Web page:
May 20, 1963 (26th Parliament, 1st Session)


Robert Norman Thompson

Social Credit

Mr. Thompson:

Some of those who are making remarks would be more correct in displaying their intelligence by keeping quiet.
Money has been the key to the organization of society. Money makes economic democracy possible by making consumer choice the arbiter of economic direction. We can go back, if we so desire, to Great Britain during the 1500's when the renaissance was just developing, when the industrial revolution was beginning to take its embryonic form. Here, again, this development was preceded with a development for the facility of the medium of exchange in the monetary system which ultimately resulted in the present monetary system.
As we look for democracy, for a system of government, let us remember that economic democracy is at the root of democratic democracy. The one is not complete, and the one cannot survive unless it has the other. I am concerned because of the trend towards increased governmental control, increased taxation. This is actually an abandonment of our monetary system, an abridgement or

The Address-Mr. Thompson an attempted abridgement of economic democracy. It does not enlarge the human spirit, but abridges it instead. It does not enlarge human dignity. It subjects individuals to the indignity of government by bureaucracy. If it promotes equality, it is precisely at the expense of that precious individuality that has been the spark kindling the fire of western civilization. As the Austrian writer Heimito von Doderer said, contemplating the difference between east and west, that in the east, "individual life does not rebel. There is too little of it for rebellion. One soul mingles with the other like smoke. But in the west, every life has its own special, if invisible, garden plot. A man stands alone between the tended flower beds and the little porticos of a house from which no one, by law and equity, is entitled to expel him... This is the only way he knows how to be. Only in this way can he be big or little, crooked or straight, good or bad".
So, as we consider this new path let us remember the old fundamentals that are basic to the very way of life we mutually agree is the way we should live. Is the new path we are taking, then, a new path or is it an old one? Is it the collapse of economic democracy which is forcing us to take actions which are contrary to the basic principles under which we live? Perhaps this sounds strong, but look at the socialist governments behind the iron curtain. It is the logical confusion of bigger and bigger governments. Creative ideas have never sprung from groups, they spring from individuals. No committee has ever painted a piece of art. No board of directors has ever written a symphony. No commission has ever invented a scientific machine. In our awe of the power of the organization compared with that of the individual, let us not forget the complementary need of the organization, however complex, for the individual's vision, skill and ability. It is the contact between the aspired mind of the individual and his Creator that enables him to bring to others a glimpse of the infinite and the eternal that lie outside the view of ordinary men. This suppression of creativity carries with it the seeds of decay of every socialist state.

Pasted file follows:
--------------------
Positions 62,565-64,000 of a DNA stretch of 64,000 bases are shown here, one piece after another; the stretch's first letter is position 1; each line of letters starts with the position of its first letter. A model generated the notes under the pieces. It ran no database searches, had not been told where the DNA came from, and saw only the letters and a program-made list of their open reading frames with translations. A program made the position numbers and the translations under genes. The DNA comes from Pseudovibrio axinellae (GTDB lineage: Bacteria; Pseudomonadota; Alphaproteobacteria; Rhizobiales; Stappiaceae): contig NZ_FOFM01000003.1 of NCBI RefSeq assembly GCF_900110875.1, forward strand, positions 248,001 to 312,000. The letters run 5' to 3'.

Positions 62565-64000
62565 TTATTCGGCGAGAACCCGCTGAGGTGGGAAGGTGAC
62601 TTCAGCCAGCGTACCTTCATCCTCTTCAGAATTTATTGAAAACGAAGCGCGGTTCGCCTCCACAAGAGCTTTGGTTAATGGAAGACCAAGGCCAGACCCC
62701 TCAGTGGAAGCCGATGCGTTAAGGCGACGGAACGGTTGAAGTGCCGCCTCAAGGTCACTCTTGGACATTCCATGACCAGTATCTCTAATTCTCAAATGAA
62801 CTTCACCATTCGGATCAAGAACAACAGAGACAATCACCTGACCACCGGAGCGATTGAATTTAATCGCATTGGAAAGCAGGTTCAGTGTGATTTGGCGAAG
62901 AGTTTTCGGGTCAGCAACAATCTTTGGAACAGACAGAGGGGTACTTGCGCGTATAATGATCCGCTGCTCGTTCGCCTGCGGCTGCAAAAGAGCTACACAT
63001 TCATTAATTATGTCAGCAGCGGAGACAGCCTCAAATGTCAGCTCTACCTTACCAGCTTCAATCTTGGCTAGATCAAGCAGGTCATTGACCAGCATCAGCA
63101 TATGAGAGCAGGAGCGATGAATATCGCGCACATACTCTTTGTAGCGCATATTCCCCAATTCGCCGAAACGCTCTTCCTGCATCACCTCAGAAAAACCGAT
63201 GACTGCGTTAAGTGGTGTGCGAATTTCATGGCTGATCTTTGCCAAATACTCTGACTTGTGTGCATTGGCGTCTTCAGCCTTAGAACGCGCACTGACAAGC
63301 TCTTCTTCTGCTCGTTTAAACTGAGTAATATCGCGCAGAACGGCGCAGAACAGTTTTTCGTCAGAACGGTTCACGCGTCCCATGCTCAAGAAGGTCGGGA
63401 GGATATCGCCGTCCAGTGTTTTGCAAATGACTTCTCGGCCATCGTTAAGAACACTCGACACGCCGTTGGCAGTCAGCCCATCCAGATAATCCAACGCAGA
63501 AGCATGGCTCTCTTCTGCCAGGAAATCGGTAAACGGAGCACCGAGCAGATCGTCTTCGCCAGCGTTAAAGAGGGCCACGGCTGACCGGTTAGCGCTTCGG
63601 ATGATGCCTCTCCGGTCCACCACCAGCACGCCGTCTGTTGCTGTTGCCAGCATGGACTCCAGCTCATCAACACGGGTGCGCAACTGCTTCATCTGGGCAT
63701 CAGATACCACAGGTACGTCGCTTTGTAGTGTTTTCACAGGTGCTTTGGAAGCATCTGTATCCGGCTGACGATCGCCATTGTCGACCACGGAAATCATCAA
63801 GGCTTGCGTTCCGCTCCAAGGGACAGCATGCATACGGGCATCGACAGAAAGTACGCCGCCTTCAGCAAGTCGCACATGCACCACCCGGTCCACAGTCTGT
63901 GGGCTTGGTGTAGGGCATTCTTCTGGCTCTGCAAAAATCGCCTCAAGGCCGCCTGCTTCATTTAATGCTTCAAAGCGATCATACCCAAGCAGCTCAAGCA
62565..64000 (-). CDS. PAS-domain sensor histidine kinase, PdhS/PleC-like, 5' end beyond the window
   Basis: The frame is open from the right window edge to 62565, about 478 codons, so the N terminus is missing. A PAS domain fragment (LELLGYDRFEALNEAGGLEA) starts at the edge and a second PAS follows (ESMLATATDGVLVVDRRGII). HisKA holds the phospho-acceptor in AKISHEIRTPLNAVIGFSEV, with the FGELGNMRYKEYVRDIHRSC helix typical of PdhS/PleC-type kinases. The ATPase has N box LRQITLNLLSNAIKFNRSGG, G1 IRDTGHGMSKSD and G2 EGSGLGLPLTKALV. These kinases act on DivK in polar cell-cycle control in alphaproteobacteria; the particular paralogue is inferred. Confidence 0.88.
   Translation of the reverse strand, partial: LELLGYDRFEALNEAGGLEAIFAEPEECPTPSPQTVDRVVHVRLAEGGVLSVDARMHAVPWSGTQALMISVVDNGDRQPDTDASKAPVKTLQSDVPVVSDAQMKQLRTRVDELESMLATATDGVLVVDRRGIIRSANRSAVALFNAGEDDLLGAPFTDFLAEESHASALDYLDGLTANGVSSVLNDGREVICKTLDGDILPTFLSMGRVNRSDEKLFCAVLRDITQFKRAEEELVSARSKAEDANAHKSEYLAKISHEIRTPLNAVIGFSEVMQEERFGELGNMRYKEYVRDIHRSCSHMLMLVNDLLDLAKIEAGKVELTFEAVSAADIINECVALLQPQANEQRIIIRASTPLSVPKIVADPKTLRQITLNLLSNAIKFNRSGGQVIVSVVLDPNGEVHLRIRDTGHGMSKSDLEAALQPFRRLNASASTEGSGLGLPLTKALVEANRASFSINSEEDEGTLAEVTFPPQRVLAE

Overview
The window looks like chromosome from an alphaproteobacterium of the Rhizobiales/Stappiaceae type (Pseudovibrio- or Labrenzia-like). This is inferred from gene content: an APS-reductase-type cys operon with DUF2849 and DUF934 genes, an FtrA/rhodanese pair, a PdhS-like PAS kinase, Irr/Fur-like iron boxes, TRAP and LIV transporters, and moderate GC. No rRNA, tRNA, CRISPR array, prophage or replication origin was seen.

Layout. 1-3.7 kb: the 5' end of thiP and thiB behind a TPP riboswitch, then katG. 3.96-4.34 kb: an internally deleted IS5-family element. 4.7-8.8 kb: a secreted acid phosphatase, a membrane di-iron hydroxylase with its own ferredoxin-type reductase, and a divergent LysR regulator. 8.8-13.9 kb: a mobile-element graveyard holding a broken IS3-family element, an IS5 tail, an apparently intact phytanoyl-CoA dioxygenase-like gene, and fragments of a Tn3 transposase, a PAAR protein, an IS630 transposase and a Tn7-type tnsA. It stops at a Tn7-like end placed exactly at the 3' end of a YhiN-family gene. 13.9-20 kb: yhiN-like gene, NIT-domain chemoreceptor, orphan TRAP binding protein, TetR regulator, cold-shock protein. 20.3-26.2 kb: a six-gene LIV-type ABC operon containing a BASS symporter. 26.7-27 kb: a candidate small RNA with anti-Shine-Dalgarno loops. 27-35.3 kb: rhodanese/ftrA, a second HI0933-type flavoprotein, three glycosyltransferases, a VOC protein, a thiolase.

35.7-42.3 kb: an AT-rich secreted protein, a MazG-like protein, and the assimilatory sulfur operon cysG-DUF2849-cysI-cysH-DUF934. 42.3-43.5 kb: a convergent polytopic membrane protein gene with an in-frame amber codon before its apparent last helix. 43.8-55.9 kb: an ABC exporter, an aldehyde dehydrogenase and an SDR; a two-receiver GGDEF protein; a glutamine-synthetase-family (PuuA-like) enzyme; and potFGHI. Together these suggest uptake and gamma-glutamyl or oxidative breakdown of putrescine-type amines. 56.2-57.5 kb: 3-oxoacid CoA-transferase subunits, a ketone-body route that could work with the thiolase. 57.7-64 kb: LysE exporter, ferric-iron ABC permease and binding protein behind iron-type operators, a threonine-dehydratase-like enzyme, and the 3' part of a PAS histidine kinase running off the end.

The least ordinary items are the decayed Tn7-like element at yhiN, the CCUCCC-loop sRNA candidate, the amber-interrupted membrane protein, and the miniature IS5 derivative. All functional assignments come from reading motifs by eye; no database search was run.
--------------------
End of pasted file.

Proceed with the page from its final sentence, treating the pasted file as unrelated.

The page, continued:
Now, the question that faces us in this parliament is a simple one. Are we to master the mighty economic and social machine that we have created, or is it to master us? Some 40 years ago the founder of the Social Credit movement, which has developed into the political party I have the privilege of leading, pointed out that the answer lies in the difference between yet one more retreat into the dark ages or the emergence into the full light of day of such splendor as we can at present only envisage dimly.

I am convinced that if we are to continue as a private enterprise system we cannot cure this problem by the direction of production as this government, in the speech from the throne, indicates it intends to do. We must see that the consumers have the incomes to create a big enough market to absorb the immense production of which we are now capable. Let us begin at the proper end. Let us begin with people and their needs for better food, clothing, housing and education. If their incomes were sufficient to buy the things they already want to have, and which we are capable of giving them, our problems of unemployment and poverty in the midst of abundance would be solved.
We are still faced with problems which plagued Canada 40 years ago. The reason is that the old line parties have refused, and are still refusing, to solve them by methods that are already more than 40 years old. In the speech from the throne we have a promise that matters of detail will be taken care of, but our basic, underlying economic problems will continue without change.
In spite of what the Leader of the Opposition has said about last year's prosperity, we can no longer tolerate the stagnation of the past six years. Therefore we have two choices. We either make our financial system work- and there are perfectly simple reasons for its not working at the present time-

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